Source: RS Components
As the heading suggests, flash memory is the most common type of memory that you probably associate “memory” with! For instance, USB flash drives (thumb drives) and SD cards are both external flash storage devices!
When it comes to microcontrollers, the type of flash memory used is normally eMMc.
eMMC (Embedded MultiMediaCard) is the most common internal flash storage for microcontrollers. It is known for its tiny form factors and low price that makes it a popular choice in smartphones, cameras, laptops, tablets and microcontrollers!
Being a flash memory, eMMC has the same property as common external flash memory devices like SD cards! This is because they are both under the same category, MMC. Here’s a little known fact: SD cards are also known as memory card, which is a short form of MultiMediaCard (MMC). The slots on devices where SD card can be inserted are therefore called MMC slot!
This also means that embedded MMC (eMMC) are technically SD cards soldered directly onto the microcontrollers!
eMMC vs. SD Cards
As mentioned, SD Cards are external flash memory while eMMC is internal flash memory. If we were to compare them, we would be comparing internal and external flash memory.
The electrical interfaces of SD cards and eMMC systems are identical. That is, they share the same common pins for connecting devices to a microcontroller, despite the fact that they are packaged differently. They also have similar data sizes. The following are some of the distinctions between eMMC and SD cards:
- eMMC is not removable, therefore not portable unlike SD cards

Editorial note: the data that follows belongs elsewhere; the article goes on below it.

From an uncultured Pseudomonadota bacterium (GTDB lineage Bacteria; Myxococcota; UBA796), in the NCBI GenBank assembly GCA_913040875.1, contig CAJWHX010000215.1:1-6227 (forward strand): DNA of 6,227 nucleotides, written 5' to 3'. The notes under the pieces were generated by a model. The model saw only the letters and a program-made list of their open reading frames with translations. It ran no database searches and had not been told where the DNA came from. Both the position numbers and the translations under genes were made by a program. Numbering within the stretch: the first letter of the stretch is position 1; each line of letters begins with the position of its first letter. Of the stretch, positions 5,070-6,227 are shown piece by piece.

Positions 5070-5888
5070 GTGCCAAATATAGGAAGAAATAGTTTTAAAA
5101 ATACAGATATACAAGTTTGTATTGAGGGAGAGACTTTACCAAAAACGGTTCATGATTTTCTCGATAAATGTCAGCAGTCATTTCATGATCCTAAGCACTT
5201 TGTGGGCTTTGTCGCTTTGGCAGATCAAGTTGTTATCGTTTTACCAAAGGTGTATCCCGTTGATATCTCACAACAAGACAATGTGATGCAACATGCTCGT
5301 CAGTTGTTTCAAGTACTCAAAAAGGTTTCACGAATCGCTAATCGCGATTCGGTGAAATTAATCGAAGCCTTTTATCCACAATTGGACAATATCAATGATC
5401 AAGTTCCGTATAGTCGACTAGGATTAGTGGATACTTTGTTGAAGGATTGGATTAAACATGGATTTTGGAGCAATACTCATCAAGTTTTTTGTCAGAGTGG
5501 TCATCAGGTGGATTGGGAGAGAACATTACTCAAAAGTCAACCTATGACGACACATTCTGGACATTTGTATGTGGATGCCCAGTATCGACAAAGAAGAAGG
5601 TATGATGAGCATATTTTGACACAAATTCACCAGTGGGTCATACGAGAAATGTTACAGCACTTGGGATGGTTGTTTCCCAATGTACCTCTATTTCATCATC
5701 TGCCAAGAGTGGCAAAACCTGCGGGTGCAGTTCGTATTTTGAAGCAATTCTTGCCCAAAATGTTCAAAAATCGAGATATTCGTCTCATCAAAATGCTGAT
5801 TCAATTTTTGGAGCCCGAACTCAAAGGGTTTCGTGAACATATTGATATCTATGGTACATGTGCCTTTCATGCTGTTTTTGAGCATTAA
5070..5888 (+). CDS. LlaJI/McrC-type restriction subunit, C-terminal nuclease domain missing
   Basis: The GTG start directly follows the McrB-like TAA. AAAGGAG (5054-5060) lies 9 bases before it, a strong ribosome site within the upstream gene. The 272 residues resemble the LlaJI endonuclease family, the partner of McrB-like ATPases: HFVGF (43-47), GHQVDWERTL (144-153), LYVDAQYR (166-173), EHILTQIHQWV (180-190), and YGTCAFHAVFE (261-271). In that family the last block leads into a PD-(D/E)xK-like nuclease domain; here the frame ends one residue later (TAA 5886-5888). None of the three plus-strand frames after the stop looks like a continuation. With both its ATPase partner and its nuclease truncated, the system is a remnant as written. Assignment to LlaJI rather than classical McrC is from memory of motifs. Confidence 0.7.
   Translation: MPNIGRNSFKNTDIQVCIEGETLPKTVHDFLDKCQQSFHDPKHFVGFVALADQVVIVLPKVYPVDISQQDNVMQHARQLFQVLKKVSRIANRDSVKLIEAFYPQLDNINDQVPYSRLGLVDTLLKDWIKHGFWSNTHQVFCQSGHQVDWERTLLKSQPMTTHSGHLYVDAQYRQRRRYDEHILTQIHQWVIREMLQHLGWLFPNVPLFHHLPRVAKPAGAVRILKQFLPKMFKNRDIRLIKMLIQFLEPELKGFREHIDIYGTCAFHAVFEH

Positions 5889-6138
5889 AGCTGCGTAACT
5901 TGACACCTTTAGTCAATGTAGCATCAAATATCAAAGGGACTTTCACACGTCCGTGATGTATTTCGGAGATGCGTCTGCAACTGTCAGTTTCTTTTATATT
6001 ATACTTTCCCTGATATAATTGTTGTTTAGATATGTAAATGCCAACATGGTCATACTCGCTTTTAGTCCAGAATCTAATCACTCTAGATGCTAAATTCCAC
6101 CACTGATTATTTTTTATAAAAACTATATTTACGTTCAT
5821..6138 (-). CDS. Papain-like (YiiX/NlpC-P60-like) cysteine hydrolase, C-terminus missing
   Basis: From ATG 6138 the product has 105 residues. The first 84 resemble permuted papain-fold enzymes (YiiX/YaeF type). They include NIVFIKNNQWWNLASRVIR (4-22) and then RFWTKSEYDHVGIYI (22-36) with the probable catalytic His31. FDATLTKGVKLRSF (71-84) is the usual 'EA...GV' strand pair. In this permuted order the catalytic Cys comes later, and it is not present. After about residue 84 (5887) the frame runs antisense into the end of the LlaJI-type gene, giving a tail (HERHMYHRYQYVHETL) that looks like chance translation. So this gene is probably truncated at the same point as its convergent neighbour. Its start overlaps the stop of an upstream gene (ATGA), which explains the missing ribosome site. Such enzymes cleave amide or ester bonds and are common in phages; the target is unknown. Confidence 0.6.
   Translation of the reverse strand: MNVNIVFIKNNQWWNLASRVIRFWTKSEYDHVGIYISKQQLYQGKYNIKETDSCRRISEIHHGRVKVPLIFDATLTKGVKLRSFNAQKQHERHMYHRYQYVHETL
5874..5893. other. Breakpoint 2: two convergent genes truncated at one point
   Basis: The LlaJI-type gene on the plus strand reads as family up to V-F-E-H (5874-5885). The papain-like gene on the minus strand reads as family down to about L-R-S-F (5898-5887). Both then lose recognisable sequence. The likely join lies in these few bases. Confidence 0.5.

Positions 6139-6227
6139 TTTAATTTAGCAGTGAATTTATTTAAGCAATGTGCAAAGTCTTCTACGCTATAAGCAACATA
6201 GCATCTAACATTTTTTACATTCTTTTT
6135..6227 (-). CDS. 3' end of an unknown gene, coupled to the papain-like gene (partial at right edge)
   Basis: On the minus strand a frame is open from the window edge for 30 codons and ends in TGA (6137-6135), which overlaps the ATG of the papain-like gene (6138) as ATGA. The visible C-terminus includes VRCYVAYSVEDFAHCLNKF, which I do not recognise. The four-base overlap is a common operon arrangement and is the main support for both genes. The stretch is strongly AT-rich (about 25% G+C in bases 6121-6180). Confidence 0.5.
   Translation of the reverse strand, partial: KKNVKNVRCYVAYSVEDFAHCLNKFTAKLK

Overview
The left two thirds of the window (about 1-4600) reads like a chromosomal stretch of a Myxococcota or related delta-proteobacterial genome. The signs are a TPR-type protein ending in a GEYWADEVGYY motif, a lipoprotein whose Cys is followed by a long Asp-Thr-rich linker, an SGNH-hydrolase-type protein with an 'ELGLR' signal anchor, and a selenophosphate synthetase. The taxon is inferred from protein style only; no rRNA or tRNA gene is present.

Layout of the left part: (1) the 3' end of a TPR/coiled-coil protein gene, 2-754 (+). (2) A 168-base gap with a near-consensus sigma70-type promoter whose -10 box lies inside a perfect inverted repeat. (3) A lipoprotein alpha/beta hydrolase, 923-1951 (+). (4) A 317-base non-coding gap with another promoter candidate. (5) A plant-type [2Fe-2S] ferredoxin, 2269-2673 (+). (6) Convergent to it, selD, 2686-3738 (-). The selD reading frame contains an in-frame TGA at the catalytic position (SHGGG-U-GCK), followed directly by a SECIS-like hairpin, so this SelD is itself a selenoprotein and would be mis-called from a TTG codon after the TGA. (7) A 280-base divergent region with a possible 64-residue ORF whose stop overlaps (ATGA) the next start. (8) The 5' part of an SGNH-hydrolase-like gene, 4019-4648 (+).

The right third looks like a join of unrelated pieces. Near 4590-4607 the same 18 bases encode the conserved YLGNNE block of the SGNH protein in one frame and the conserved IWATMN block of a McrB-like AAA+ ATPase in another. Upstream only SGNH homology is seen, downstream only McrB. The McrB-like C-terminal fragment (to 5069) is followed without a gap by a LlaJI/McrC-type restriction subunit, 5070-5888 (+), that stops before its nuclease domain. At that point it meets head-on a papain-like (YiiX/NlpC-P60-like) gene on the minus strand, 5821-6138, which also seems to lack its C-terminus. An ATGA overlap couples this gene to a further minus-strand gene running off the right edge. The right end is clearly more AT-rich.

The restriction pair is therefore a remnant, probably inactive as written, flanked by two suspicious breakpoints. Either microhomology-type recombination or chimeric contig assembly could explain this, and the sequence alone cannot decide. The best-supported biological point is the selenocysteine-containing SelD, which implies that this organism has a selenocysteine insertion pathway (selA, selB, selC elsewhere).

- eMMC is more robust and less likely to have physical corruption, guaranteeing a longer lifespan.
- Since eMMC are soldered directly on the microcontroller, it is not limited by the MMC slots speed, which means faster speed for eMMC.
- SD cards are cheaper as compared to eMMC.
If you don’t need to delete the memory, eMMC is a better option, but it depends on the end-use.
Note: Not all memory are created equal even though they are from the same category. It would be wise to be meticulous in the details of the memory when choosing one.
Ferroelectric RAM (FRAM) – The lesser-known upgrade to EEPROM
EEPROMs are suitable for a wide range of applications, but for applications requiring high durability, such as those in the automotive, medical, or space systems industries, developers should opt for a more robust memory solution, such as FRAM.
FRAM is a non-volatile memory as well, but with a different design. FRAM is similar in construction to DRAM but uses a ferroelectric layer to achieve its non-volatility, hence its name Ferroelectric RAM. FRAM is considered a type of random-access memory (RAM) but with a non-volatile nature. It has data sizes similar to EEPROM.
FRAM has several advantages over flash and EEPROM which includes
- Lower power usage,
- Greater read/write endurance
- Faster write performance
FRAM has been tested to have more than 10 years of data retention rate at extreme temperatures.
FRAM have much lower storage densities, with higher storage limitation. It is also a lesser-known technology with a higher price tag, making it less popular for most applications. Unless one demands better durability, Flash and EEPROM should suffice!
What to look out for when selecting memory?